The first time I met Doug Quinn, he took me on a whirlwind tour of his Upper East Side space, Hudson Malone – named after his two sons, Hudson and Malone Quinn. The floors were creaky, the coffered tin ceiling appeared to be reclaimed from elsewhere, there was even a chalkboard emblazoned with Quinn’s Laws. Among them, “Listening is an art few come to master.” No surprises in this tried-and-true bar formula perhaps but it seems to be working, human traffic-wise for the barman turned owner.
Every so often, he pats a patron on the back and knows them by name, he even asks some about their kids, parents, and siblings. These are the kinds of relationships he mastered in his years as an expert bartender and professional listener at P.J. Clarke’s, just a few blocks away, before decamping to start his own outpost.
He and I set up shop at a quiet table on Hudson Malone’s second floor, where I stole a precious ten minutes from the man who never stops moving. Looking around at the walls plastered with memorabilia, he revealed, “I want to turn this part of the place into speakeasy, but not a fucking annoying one with a password and overpriced drinks.” This is the essence of Doug Quinn. He’s whimsical, but logical – and swears like a sailor.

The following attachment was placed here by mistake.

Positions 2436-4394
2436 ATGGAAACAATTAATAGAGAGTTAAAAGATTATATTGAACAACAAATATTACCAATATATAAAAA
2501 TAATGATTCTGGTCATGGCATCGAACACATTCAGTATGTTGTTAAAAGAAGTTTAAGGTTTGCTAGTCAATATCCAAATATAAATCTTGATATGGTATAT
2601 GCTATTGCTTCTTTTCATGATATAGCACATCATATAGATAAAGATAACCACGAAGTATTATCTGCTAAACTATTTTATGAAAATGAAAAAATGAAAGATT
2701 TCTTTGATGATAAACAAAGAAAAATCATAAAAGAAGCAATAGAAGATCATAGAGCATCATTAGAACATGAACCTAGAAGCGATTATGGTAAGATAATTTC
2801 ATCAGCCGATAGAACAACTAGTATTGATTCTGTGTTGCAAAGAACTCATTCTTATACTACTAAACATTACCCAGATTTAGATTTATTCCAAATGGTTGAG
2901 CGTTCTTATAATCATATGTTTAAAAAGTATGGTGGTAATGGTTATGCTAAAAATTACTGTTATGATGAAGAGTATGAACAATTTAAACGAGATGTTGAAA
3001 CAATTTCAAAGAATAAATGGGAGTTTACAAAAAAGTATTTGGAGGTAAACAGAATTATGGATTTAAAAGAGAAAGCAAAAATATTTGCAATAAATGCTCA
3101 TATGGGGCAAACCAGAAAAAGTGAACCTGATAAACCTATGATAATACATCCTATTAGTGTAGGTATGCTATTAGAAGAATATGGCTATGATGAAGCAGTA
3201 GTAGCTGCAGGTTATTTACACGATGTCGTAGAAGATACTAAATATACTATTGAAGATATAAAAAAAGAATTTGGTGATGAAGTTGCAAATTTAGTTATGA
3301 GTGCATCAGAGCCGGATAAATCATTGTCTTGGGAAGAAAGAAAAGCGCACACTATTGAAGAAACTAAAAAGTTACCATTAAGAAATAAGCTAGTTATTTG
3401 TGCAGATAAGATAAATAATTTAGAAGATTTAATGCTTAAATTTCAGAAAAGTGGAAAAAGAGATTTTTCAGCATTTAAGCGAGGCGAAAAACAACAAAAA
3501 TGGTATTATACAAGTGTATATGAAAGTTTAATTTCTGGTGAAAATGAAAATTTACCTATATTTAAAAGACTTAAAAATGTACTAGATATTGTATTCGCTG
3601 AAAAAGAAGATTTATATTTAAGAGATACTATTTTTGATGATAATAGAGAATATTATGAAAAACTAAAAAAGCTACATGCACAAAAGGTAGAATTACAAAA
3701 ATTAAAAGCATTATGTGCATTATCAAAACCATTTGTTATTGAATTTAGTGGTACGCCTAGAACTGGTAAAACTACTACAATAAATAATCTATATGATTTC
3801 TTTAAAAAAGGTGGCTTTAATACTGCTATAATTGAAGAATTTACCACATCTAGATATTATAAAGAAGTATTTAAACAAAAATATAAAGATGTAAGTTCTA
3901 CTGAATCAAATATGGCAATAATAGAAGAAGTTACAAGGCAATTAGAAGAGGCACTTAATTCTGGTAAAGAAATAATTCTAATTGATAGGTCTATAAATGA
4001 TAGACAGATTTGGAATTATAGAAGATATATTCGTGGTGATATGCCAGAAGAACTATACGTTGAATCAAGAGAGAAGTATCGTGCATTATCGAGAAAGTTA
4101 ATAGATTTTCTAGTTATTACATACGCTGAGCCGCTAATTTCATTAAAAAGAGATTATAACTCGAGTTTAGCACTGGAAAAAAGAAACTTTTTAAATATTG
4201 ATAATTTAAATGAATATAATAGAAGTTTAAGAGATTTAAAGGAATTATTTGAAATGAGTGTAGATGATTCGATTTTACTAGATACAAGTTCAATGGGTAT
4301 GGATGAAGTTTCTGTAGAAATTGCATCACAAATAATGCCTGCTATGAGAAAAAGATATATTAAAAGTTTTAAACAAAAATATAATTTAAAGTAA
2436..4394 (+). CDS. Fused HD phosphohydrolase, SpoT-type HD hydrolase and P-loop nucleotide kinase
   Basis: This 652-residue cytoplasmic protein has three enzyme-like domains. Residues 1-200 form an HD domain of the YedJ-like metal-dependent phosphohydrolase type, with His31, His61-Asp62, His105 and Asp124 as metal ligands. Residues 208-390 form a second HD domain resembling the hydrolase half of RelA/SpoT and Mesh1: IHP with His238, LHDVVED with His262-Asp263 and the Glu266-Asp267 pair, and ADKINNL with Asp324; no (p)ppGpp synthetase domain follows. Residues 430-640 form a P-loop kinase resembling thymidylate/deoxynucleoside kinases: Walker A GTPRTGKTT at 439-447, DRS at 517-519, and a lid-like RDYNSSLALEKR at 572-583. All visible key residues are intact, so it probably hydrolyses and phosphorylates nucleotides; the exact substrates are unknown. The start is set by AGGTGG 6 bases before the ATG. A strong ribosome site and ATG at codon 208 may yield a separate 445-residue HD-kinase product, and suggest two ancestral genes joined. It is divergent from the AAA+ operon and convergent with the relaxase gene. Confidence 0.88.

“We tried to capture the feeling of comfort and the reasons why people go out, we put enough great things on the menu so people will never get bored,” he said as a waitress brought us cocktails. “Thank you sweetheart,” he told her in his New York twang. “I like my regulars to dine here several times a week. The Whole Grilled Branzino is wonderful. It’s the whole fish seasoned and grilled head on, we present it and then return it to the kitchen to filet – unless the guest likes to pick it apart.” Earlier, I saw this happen first hand downstairs while waiting for Doug. Much of the experience is totally left up to the guest, and with good reason. “Listen, people go to different restaurants for different things,” he said, leaning across the table toward me, “Most places have a dish or two they are known for, stick with those. Ask the server what’s best, but always go with your gut. You don’t know whether they’re telling you what’s great or they’re just trying to sell you a $160 Tomahawk steak that looks cool, but just ain’t that great.” And with that little nugget of wisdom, and a pat on my back, Quinn is back swirling through a packed house of patrons and adoring fans.
Hudson Malone is located between 218 East 53rd Street, between 2nd and 3rd Avenue.